Now for the not so impressive bits... First off the liners are awful. Sure they don't weigh very much, but I'd take the weight penalty for liners that ski better and prevent your shins from getting bruised when your going hard. The toe box is also too thick so the boots had to get punched a fair bit even though without a liner the fit was decent. While these can be a decent daily driver, they are by no means the boot of choice if you are really going to go hard. On days where I've gone out with the intention of going big I've always found there was a lot to be desired. I won't be getting these boots again for this reason alone. I also inspect these boots for cracks every day I ski them because I'm paranoid I'm going to go flying off something and have them blow up on impact.

Questionable quality, avg performance

Hi Jimmy,
As a consumer and probably as not as experience skier as you I realized that this boots are kind a sweet attraction to our eyes but as soon as I fitted and skied for only 10 days at Revelstoke deep powder I realized and felt almost as same as you. I glad that somebody with your experience can put it in words and ink it. Appreciated!!!

Decent but not Enough

  • Familiarity: I've put it through the wringer

When I first received these boots I was somewhat impressed. Very light, stiff, but not enough for drops, jumps or hard skiing. I broke the walk mode after a cliff drop behind solitude ski resort in the backcountry. Shell completely cracked and boot is ruined. I expected more from this four buckle platform. Just needs a bit stronger plastic.

best boots so far (for me)

  • Familiarity: I've put it through the wringer

Boots are such a hugely personal thing. The most awesome boots for one person (say, a jibbing slackcountry jump builder) would be bad on another (say, a French Dynafit-clad speed skinner). With that said, these boots fit a niche that was formerly unavailable.

I'm a 40-something former alpine ski racer, 6', 200lbs that took to the backcountry in the mid 90's. I like a tight fit, stiff, well performing boot for the downhills, and a light, relatively comfortable boot for skinning that still allows "feel" on the skin track.

I used to ski backcountry with alpine boots and Marker Duke style bindings, but was quickly getting worked on the skin track for the 4+ hour ascents. Getting older, I wanted gear that focused on the climbing aspect and switched to Dynafit-style.

I was never really satisfied with the heft of the downhill equipment on the uphills, nor the weak performance of the Dynafit-style feather-weight equipment in deep snow, crud, wet snow, ice... maybe fun in 4% density 2ft of fresh, but 2x4's would be fun there too.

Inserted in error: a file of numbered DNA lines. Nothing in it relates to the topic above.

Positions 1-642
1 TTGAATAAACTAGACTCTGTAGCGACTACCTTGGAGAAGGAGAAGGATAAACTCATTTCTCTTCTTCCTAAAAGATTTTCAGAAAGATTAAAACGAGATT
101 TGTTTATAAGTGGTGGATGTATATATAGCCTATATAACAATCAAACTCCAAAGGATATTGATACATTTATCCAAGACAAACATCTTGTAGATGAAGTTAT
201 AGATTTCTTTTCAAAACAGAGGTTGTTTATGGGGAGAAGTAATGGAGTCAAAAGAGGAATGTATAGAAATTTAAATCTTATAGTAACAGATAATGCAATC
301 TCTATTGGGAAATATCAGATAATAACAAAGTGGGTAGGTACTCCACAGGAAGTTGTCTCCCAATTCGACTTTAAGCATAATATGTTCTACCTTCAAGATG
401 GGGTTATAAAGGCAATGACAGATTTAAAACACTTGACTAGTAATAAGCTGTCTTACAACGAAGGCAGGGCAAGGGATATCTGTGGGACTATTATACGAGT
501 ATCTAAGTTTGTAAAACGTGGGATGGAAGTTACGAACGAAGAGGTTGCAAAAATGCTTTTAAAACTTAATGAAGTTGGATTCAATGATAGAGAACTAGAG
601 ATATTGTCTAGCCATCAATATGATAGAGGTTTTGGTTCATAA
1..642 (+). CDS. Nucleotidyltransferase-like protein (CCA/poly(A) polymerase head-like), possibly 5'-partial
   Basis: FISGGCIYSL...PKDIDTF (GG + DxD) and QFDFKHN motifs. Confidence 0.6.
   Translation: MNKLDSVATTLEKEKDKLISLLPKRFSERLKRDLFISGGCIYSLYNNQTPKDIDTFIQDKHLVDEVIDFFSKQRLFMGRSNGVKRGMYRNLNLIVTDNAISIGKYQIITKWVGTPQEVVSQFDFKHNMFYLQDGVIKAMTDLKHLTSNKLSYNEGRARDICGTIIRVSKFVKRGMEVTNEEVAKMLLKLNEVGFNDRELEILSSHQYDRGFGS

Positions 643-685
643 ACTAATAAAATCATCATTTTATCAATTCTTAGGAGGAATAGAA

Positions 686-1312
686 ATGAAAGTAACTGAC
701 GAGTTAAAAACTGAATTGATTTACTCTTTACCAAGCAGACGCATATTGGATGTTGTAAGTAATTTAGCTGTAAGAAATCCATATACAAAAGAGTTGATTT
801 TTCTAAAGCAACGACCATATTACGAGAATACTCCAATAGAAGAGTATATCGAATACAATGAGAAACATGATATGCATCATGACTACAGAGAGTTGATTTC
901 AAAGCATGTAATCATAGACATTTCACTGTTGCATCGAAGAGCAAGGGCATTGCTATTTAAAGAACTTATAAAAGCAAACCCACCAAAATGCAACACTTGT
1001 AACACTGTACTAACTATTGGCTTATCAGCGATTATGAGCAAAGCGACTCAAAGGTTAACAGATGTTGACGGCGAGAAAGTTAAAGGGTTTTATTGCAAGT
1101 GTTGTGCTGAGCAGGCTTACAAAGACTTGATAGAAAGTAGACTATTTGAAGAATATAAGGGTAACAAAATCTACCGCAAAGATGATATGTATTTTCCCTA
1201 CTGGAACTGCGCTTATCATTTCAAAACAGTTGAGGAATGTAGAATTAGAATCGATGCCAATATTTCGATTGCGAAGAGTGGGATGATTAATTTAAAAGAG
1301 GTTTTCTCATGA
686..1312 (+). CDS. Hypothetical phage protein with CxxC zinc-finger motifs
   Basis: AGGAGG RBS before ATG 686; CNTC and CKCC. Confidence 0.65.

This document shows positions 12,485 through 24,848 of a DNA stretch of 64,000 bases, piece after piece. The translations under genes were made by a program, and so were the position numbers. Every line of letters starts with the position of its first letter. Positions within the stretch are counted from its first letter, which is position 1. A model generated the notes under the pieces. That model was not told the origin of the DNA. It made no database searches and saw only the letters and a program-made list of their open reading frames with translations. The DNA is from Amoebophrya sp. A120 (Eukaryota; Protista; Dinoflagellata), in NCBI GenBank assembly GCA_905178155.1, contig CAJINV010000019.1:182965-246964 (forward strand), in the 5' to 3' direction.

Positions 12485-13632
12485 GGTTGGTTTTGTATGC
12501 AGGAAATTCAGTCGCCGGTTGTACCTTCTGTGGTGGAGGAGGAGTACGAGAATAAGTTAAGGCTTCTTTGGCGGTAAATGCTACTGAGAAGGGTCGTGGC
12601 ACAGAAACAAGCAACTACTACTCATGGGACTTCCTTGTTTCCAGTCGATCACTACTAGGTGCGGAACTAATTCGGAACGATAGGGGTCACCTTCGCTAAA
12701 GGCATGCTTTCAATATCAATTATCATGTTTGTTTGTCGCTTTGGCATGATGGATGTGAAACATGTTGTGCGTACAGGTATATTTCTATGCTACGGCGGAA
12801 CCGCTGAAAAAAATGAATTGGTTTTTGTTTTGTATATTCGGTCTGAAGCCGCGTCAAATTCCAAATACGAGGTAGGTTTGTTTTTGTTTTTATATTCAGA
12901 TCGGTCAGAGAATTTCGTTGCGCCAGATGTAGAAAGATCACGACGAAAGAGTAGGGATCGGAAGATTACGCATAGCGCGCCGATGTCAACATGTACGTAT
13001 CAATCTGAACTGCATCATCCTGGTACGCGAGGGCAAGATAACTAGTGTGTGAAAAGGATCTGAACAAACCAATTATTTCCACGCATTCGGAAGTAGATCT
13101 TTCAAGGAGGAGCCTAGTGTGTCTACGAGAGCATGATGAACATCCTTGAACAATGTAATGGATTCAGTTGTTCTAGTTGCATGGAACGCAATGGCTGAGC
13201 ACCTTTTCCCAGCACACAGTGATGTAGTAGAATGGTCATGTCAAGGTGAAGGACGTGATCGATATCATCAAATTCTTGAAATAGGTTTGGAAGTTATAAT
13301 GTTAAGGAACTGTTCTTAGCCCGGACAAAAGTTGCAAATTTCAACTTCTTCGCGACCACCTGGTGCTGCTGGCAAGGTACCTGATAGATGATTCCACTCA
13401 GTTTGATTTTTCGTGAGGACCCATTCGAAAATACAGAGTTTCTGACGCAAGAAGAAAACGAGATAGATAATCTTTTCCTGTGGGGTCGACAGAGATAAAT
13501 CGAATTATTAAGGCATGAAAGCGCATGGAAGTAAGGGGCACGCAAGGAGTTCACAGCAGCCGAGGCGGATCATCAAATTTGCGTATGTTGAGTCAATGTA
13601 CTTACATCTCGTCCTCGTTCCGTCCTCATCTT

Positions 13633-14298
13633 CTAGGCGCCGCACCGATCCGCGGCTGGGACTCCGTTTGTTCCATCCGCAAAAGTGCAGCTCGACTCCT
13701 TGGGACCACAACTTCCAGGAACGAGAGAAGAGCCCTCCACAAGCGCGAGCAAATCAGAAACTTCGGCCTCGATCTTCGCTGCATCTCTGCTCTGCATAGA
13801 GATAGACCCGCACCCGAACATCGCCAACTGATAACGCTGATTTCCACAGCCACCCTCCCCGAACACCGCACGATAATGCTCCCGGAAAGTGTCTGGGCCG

I'm using these boots with the Marker Kingpin and some 108mm under foot fat skis (Blizard Zero G), and for now, I think I've found the perfect formula for me. I still don't feel perfectly comfortable blasting through crud at Super-G speeds with these boots and bindings, but I rarely ski like that anymore.

The weight of these boots really is incredible for a 4-buckle boot. That's my new standard now; I'll only get a 4-buckle boot that competes with these in weight in the future. I'll only switch when someone else up's that ante. (Or if my liners start smelling just a little worse... all that hiking and wetness, sleeping in RV's and huts without a proper boot dryer, these boots may last another season but my friends and wife won't).

By the way, I haven't had any quality issues like the other reviewer. Typical wear and tear for me. And I too am training the next generation. These boots work well too when chasing a 5yr old around the bunny hill; they're light and comfortable enough for all day.

Final note; I did have to get custom footbeds for these boots, and had to blow out the width just a little. But for anyone that really skis or spends time in the backcountry, you'll likely be doing this regardless of boot.

Very surprised to only see one other review here. These are the Ferrari of boots.

<1 season, major malfunction

  • Familiarity: I've put it through the wringer

First, I was very excited about these boots because they fit my foot well at a 101mm last. They also seemed to be a great answer for the single boot quiver with a very lightweight but relatively stiff flex shell. Unfortunately, recently, the shell on the (L) boot completely cracked out on the inside ankle area where max flex occurs. This happened while skiing groomers with 6-year olds. Backcountry was great about warranty exchange, and I am trying another set of this exact same boot in hopes that my catastrophic failure was a fluke. Failure occurred during mellow conditions. I skied a fair amount of backcountry in these boots last third of the 16/17 season and loved them. Looking forward to more love for 17/18 and hoping these boots will actually get me through an entire season - hopefully many more.

<1 season, major malfunction

Same exact failure happened with mine too! Left foot and crack went completely around the rear ankle. Again, like you, I was loving these boots! Light weight and comfortable for the tour up and very stiff and responsive on the descent. Was bummed about the crack but unlike you I don’t think I’m going to give these another go. Looking for a different boot now after backcountry’s warranty dept gave me credit.